It would make the conversation easier to begin. Remember it's a business. Amanda Palmer and The Grand Theft Orchestra request that all concertgoers bring props, dress fancy and glittery, and engage in the shows as part of the carnival rather than as a passive spectator. This type of experience creates community and bonds performers to participants and makes relationships. So… in the carnival art form volunteer musicians are the norm and in spectacle they are an anomaly. People criticizing Amanda Palmer for asking for volunteers were needing more of a re-framing of their view than engaging in a conversation about money or other red herrings. So... the question is: Do we go the way of the Romans, and allow ourselves to be driven into ruin? Imparity, violence, injustice... all of these things are part and parcel of an attraction to spectacle. Or do we choose the enlightenment, the Renaissance, and find some harmony and peace in our world. Creativity, love, passion, community... these are the alpha particles of the carnival. It's actually not about money. Have the people who are writing these comments ever gone on tour?
It's ridiculously expensive. People, when they're not home, have to pay for all sorts of things that non-traveling folk take for granted. And your body takes a ridiculous beating in the process. It's challenging to keep it fun, much less stay healthy and emotionally connected to your loved ones and audience. It's REALLY not about the money, though. Normals Freaks Once a freak, always a freak. Some freaks are vulnerable. Some Normals are bullies. Each type of person has
a role in every group. We have limited control over which role we adopt when we are growing up. Some try to break out of those roles and are able to, through hard work and a lot of love.
When others let them.
Vulnerability makes people easy targets. Amanda Palmer fans are often former/current freaks. Amanda Palmer's work speaks to vulnerability. And claims freakness as power. And talks about sex and rage and power and lust and pain and
revolution and breaking out
of patterns and busting down
walls. A community of abuse
survivors, failed suicides,
lonely hearts, and rebels
is part of the
Amanda Palmer fan base. We have all thrived, are all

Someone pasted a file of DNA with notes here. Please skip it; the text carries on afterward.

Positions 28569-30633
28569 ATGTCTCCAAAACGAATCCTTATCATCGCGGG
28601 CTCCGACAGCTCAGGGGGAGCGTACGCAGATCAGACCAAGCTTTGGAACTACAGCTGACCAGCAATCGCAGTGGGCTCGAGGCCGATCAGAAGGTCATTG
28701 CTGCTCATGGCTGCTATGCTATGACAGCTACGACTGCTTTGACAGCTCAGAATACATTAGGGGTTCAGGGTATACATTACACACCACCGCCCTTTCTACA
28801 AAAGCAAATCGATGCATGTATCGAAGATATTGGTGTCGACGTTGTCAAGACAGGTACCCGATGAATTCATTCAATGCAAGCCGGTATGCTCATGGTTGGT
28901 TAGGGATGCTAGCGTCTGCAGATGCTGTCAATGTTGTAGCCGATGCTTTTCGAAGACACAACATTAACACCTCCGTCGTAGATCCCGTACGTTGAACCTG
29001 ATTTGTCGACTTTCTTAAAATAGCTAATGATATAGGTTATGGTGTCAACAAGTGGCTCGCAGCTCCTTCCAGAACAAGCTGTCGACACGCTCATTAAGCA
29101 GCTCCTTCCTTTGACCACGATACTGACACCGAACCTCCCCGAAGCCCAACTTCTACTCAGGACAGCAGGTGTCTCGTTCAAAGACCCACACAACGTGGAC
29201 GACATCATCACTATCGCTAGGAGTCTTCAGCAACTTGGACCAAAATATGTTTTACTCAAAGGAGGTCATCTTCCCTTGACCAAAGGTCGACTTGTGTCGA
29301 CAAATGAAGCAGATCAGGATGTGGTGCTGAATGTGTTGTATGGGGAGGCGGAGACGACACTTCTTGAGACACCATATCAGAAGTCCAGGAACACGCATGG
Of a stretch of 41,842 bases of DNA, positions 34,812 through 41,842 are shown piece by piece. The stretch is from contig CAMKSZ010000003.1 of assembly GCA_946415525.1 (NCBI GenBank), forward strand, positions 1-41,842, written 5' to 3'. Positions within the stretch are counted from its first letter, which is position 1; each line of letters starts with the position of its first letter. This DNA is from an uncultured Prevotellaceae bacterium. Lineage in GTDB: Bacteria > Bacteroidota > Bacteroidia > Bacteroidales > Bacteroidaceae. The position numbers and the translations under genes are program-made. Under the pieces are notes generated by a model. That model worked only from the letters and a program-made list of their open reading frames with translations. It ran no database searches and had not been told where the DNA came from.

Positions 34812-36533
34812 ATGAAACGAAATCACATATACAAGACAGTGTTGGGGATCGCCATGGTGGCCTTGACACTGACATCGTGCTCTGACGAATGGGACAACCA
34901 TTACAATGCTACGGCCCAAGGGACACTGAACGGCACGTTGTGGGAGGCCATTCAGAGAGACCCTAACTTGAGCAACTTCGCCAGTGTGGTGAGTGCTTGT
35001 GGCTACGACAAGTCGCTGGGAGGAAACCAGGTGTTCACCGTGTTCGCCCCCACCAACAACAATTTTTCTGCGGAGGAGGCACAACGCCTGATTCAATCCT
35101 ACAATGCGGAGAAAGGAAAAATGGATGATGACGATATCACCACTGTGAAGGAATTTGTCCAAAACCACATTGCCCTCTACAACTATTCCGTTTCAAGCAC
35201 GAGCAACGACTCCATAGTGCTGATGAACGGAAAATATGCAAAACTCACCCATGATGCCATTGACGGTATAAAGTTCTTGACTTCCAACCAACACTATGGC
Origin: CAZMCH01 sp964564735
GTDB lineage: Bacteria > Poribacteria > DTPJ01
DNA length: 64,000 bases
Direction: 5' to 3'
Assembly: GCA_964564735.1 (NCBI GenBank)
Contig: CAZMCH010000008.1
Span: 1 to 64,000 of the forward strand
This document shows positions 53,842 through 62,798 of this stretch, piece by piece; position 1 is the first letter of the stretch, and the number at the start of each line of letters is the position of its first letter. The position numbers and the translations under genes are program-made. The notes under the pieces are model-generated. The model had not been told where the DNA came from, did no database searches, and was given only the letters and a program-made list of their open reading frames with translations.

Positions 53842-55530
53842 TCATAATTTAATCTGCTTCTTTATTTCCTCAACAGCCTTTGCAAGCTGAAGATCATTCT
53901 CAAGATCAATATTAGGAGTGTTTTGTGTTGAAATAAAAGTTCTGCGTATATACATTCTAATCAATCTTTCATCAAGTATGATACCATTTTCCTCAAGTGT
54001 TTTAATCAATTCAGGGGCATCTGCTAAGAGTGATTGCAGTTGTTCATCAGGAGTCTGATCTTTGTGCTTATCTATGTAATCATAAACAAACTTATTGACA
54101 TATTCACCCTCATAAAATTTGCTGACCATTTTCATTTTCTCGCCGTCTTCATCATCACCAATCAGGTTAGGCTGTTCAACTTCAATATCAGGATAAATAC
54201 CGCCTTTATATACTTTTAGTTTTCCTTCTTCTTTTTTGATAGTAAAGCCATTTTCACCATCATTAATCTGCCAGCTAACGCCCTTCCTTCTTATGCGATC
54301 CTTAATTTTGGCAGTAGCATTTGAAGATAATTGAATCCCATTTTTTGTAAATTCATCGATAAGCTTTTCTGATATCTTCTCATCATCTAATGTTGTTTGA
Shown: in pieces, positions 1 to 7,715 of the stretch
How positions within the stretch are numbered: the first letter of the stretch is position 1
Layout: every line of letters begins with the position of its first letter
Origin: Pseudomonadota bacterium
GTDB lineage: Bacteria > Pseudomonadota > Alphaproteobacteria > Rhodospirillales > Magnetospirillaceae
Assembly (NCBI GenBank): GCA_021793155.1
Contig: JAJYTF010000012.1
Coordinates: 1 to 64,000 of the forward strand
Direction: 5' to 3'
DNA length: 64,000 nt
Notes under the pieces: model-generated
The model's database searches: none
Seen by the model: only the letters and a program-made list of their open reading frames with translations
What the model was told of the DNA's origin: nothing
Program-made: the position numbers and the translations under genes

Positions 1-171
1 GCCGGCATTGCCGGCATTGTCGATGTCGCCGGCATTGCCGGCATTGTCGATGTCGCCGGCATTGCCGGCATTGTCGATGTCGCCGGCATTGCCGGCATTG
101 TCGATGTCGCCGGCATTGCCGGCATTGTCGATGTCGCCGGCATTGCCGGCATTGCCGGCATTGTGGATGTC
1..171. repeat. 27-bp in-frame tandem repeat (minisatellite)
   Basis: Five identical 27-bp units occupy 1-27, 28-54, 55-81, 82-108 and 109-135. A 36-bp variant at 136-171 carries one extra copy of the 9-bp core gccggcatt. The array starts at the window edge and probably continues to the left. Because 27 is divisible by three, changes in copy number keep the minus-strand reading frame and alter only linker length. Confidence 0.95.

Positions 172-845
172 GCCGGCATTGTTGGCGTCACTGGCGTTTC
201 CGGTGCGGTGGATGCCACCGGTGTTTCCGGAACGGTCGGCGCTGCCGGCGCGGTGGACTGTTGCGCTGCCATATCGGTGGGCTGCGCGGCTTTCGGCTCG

here to claim our victory, and
re-write the rules so that
future generations don't have
to suffer like we did. Music and art are our saviors. Amanda Palmer has identified
as one of us as well. The group that is society does not like people
to switch roles that often because it causes change. Individuals are most likely acting on behalf of the group when they reinforce the order of things and are unaware that they are re-victimizing other people. This creates cycles of violence and abuse in families, groups of subcultures, and is often why people re-play the same relationships over and over again in their personal lives. It's unclear whether or not the shifting business paradigm of Amanda Palmer's new record, the red herring of financial success in economically depressed times, the backlash against feminism, or this general meta-societal need to keep the freaks in their place that's triggering all the vitriol in this dialogue. But it can't be simply about a few volunteer musicians on a handful of tour dates. Nothing is that simple. Not when Is in the room. Luckily,
rock and roll
with so many
beautiful souls. And somehow we chose to come together and we're still here to cry and to dance. Our survival will tell our story. And following in our wake... A sonic boom. Dirty wet tissues. Sore throats from singing with all our breath. Sore feet from dancing. GLITTER. Bad hair. and fountains and oceans and mountains of... After all, we're all just part of something A LOT bigger than ourselves. Basically, all artists are whores, all art is owned by everyone but the artist, and the consumers of art have been herded like sheep in modern society. Our tastes have been molded to the convenience of capital and we are generally blind to the power dynamics. When we participate we know what resonates emotionally with us but it's a crap shoot if what we love is actually any good. Another excellent film about the commoditization of entertainment.
This clip is about somewhat of another thing altogether but you should really see this film, if you haven't.